but appreciate the effort and education
hope you will get back to me - not optimistic
\but we buy the eggs
Hi Mike! Typically the carton is stamped into the plastic itself, in the middle piece that is egg shaped, that goes over the eggs in the carton. Typically there is a stamp with a "1" inside of that. #1 cartons are recyclable with juice containers, soda containers, salad containers, and more. It is the most widely recycled plastic here in the United States. Hope that helps!
I had to look up online to see if the cartons could be recycled. How come they aren't stamped with the recycle triangle???
Hi Benny! Typically the carton is stamped into the plastic itself, in the middle piece that is egg shaped, that goes over the eggs in the carton. Typically there is a stamp with a "1" inside of that. #1 cartons are recyclable with juice containers, soda containers, salad containers, and more. It is the most widely recycled plastic here in the United States. Hope that helps!
Trying your eggs today !! I haven't been buying lately because cage free doesn't mean a thing ... guess because of the cost I'll eat less eggs but that's okay too .. happy the hens are happy too 😊 I rescue animals and go cat TNR, down in New Orleans
Hi Diane! We're happy to hear that you are enjoying our eggs but understand they may cost a bit more than cage free farms. We hope you'll take a peek on our promotions page for some coupons and offers which may help with this. Thanks for doing what you do to help rescue animals in need!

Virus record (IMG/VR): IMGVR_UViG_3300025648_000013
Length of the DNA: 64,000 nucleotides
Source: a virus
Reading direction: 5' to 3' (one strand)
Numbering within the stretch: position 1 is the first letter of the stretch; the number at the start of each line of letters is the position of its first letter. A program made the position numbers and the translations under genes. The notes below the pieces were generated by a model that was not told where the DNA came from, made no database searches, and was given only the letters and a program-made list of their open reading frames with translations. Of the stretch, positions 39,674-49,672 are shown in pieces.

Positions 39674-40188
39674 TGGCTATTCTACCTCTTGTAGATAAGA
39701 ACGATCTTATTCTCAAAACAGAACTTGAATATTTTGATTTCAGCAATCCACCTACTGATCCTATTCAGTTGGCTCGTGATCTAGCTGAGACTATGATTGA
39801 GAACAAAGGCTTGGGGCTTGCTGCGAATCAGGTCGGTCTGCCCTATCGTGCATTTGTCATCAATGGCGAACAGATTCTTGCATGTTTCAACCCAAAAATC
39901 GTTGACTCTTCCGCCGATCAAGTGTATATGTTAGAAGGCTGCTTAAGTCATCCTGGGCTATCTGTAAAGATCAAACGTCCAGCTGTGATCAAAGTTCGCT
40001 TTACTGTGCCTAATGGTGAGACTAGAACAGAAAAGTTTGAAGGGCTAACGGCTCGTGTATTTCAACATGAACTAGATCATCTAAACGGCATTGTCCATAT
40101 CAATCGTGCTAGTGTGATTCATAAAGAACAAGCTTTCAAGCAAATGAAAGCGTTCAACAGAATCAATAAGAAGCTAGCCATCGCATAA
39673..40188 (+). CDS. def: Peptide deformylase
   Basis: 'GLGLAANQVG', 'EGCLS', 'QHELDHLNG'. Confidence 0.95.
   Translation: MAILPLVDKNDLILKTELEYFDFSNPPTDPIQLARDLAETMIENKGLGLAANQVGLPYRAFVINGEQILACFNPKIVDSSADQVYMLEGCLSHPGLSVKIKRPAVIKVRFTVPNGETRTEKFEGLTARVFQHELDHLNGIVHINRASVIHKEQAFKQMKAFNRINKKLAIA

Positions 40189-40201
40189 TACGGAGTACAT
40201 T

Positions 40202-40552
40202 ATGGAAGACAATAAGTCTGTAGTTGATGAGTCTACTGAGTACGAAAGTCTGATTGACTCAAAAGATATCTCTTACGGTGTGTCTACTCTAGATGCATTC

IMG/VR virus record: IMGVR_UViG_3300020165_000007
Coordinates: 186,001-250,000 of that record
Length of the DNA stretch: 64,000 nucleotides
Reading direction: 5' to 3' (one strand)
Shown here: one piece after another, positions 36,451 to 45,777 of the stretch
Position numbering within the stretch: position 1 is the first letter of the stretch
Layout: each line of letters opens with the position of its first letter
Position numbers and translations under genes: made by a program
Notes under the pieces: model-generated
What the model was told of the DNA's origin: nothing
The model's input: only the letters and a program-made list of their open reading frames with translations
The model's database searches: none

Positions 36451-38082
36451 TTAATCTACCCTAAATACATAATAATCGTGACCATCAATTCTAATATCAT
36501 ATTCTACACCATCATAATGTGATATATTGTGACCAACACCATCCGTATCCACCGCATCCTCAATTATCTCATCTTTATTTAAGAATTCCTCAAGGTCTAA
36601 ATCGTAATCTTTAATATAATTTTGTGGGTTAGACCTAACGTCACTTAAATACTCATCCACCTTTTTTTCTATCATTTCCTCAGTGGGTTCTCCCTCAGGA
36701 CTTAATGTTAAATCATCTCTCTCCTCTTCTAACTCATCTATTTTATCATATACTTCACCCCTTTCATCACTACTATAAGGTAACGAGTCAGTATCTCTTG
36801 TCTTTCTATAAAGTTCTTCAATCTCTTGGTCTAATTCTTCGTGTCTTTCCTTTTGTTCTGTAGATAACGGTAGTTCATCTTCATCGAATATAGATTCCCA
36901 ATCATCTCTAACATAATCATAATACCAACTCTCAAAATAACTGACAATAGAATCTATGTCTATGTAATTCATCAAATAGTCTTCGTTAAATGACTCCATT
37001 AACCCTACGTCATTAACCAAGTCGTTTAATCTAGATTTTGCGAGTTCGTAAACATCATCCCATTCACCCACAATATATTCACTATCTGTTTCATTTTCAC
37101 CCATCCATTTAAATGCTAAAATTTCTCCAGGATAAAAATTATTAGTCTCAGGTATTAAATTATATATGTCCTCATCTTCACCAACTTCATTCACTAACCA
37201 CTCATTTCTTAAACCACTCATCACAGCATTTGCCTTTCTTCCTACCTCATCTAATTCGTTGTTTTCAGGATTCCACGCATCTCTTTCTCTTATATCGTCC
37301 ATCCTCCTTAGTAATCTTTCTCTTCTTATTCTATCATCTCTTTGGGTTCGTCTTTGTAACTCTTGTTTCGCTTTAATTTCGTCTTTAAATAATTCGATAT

I love your eggs and what your company stands for! I will continue to buy your eggs no matter what, but every time I attempt to print the 1.50$ coupon sent to my email it won’t allow me to do so, and says I’ve already printed my limit?
Thank you, Beth. We're honored to have your support of our small family farms!
Your research is enlightening and your efforts at sustainability are much appreciated. As someone who has purchased eggs from family or small farm stands where cartons are re-used, I wonder if it would be feasible for you if users were to return your egg cartons at the stores so they could be picked up by your drivers, and reused.
Your kind words mean a lot to us, Barbara. Although we unfortunately cannot reuse cartons due to food safety regulations, we have a "take-back" program launching very soon. This program will allow folks like you to save up their cartons and mail them back to us. From there, they will be used by our carton manufacturing facilities for new products. Though it's by no means a perfect solution, we hope that this program will continue to keep our cartons out of landfills as much as possible!
Thank you for all the care and concern you’ve shown in this matter.
Thanks for taking the time to read about the thought and research behind our decision, Kathy!
I love your eggs and packaging principles, however each time I purchase the 18 egg carton, there are always1-3 broken eggs. This is not visually apparent, but each of those 1-3 are stuck to the bottom of the cell. This has never happened with the 12 egg carton.
We're so sorry for any frustration that our 18-count cartons have caused. Do you mind sending us an email at [email protected] so that we can look into this and get you a few replacement cartons?
I do sustainability work for the packaging industry. Thank you for looking beyond the easy option and assessing many variables when choosing your egg carton material. One of my sayings is that in sustainability, your gut instinct on what to do is almost always wrong. Most people go with their guts. Thank you for going deeper than that and being analytical.
This comment means so much to us, Mickel. We recognize that the sustainability discussion is too often dominated by opinions and assumptions, so it was incredibly important to us to carry out some real research before making a decision. Thank you for supporting our efforts!